“Additionally, analysis conducted by CCC reveals more and more vehicle repairs include the replacement of an airbag, wire harness, camera or sensor, parts that are dependent on components from China.”
It’s interesting to note that should some manufacturers experience a shortage of Asian components, body shops might not feel it until weeks from now.
“The North American impact of the supply chain disruption may still be a few weeks out as it can take 30-60 days for parts sourced from Asian factories to reach the point of production here,” the Center for Automotive Research wrote Feb. 24 in a passage Gotsch quoted Monday. “Additionally, the disruption may impact parts and components sourced from other countries, and each level of the supply chain has an inventory that may serve to buffer and further delay production interruptions in North America.”
OEMs also announced or agreed to temporary production halts in the days after Biggs and Gotsch’s analyses, but the impact on replacement parts appears to be largely minimal.
Honda on Wednesday said it would stop manufacturing in North America March 23-30, affecting about 40,000 vehicles.
“At this time, Honda’s six-day North American new vehicle production suspension is not expected to affect availability of Acura or Honda Genuine Replacement Parts,” spokesman Chris Martin wrote in an email.
Toyota said Wednesday it would stop production in North American March 23-24 but “Our service parts depots and vehicle logistics centers will continue to operate.”
General Motors on Wednesday said it would launch a “systematic orderly suspension” of North America manufacturing “until at least March 30. Production status will be reevaluated week-to-week after that.” Ford said it would halt North America production after the Thursday evening shifts to March 30.
Both described plans to extensively clean facilities during that time.
However, “Our parts depots will remain open to provide critical parts for our customers,” Ford spokeswoman Kelli Felker wrote in an email Wednesday.
FCA will close facilities “starting progressively from today through the end of March,” it said Wednesday.
Automotive News reported Wednesday FCA and Ford both already idled plants after employees tested positive for COVID-19, as did Volkswagen with a Detroit office.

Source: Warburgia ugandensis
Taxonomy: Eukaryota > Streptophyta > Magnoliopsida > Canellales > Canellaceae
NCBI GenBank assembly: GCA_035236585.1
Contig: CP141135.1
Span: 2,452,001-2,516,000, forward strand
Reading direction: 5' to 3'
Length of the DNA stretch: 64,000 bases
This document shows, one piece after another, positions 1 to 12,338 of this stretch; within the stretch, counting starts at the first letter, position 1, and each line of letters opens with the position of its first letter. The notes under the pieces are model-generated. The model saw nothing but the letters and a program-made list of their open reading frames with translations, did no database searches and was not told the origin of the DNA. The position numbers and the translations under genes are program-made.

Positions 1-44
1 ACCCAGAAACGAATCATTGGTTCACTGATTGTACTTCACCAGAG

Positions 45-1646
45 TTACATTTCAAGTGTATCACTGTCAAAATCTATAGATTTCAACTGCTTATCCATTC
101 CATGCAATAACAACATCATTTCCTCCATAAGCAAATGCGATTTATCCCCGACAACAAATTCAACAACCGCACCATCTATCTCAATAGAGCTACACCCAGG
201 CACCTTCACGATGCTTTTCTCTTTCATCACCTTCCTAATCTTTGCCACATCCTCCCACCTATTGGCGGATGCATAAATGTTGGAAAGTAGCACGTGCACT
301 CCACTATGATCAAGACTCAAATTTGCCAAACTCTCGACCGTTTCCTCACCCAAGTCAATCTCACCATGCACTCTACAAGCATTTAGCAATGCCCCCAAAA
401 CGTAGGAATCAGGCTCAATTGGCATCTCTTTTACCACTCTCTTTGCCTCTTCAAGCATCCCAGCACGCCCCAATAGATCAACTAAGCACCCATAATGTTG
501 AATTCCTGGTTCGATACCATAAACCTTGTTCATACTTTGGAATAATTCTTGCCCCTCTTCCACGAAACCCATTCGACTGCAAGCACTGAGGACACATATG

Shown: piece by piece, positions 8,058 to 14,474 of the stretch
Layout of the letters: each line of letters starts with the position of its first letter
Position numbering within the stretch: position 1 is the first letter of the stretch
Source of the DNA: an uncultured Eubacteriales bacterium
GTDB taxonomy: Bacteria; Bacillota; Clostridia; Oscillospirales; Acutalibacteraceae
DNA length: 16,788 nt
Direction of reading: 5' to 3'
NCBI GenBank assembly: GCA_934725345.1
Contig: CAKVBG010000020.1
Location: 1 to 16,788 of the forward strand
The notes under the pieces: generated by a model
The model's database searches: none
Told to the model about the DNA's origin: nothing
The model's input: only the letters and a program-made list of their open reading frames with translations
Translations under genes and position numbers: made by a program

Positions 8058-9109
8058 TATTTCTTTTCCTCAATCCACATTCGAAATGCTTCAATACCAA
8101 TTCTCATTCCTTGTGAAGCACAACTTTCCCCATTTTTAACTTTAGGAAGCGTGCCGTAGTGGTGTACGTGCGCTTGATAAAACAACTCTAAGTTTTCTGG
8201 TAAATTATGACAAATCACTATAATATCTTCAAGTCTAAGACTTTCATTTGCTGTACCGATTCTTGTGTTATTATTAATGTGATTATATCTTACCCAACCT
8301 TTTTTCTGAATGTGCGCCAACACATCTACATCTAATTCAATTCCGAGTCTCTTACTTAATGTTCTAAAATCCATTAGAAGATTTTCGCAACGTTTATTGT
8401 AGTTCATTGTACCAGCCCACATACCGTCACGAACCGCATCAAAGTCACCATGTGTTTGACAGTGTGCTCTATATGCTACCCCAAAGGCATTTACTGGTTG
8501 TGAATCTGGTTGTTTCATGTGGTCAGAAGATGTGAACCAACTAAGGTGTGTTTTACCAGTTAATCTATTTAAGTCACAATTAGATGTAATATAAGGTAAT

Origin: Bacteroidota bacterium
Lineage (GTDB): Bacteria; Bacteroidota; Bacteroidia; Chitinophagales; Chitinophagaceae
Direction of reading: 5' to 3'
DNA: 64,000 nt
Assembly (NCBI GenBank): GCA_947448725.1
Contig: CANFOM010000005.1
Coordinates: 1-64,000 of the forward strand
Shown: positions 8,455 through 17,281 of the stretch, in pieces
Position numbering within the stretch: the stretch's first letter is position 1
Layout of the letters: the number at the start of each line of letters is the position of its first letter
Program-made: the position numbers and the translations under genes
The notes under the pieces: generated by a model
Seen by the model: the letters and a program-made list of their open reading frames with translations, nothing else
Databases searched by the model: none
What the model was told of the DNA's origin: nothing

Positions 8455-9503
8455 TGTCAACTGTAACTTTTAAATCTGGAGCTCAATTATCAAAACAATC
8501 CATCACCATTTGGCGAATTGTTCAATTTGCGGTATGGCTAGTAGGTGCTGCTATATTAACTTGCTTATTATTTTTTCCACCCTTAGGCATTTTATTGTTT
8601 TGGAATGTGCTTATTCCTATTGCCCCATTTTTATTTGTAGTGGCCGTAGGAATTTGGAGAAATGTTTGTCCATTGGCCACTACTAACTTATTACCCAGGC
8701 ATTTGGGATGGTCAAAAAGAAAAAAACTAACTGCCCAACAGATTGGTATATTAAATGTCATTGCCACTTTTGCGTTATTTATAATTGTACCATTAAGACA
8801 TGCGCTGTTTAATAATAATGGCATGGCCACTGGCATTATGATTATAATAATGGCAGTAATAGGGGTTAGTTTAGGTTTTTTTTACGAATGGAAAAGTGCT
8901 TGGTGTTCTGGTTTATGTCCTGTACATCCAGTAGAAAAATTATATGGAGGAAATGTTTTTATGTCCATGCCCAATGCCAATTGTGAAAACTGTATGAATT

Mercedes parent company Daimler on Tuesday said it would “suspend the majority of its production in Europe, as well as work in selected administrative departments, for an initial period of two weeks.”
“This is a dynamic situation which continues to evolve, and we are closely monitoring developments together with our dealer partners to ensure we are supporting our customers in a safe and responsible manner,” Mercedes said in a statement. “In light of this, we will continue to make adjustments to our operations and communicate any relevant changes as needed.”
Nissan in a post Wednesday announced it would suspend U.S. production March 20-April 6. “Areas deemed business-essential will operate with enhanced safety measures,” it wrote.
Hyundai suspended production at its Alabama plant Wednesday following an employee testing positive for COVID-19. The OEM said it will reopen when it was deemed safe.
Gotsch had described the impact of another automotive shutdown — the UAW’s GM strike in 2019 — in her analyses.
“A survey conducted by CollisionWeek at the time reported four out of five shops surveyed indicated they had seen GM parts’ delays,” Gotsch wrote. “However, only less than two in five of the GM vehicles needing repair were impacted and use of alternative no-OE parts enabled the shops to reduce the overall impact to vehicle delivery times. However, while the GM strike had a more immediate impact on the collision industry given the delay in replacement parts delivery, the coronavirus seems to be impacting the auto industry further upstream where parts are being interrupted for new vehicle manufacture. Additionally, while there were some short–term delays, overall industry-wide data reveals there was limited impact, in part due to the strike duration.”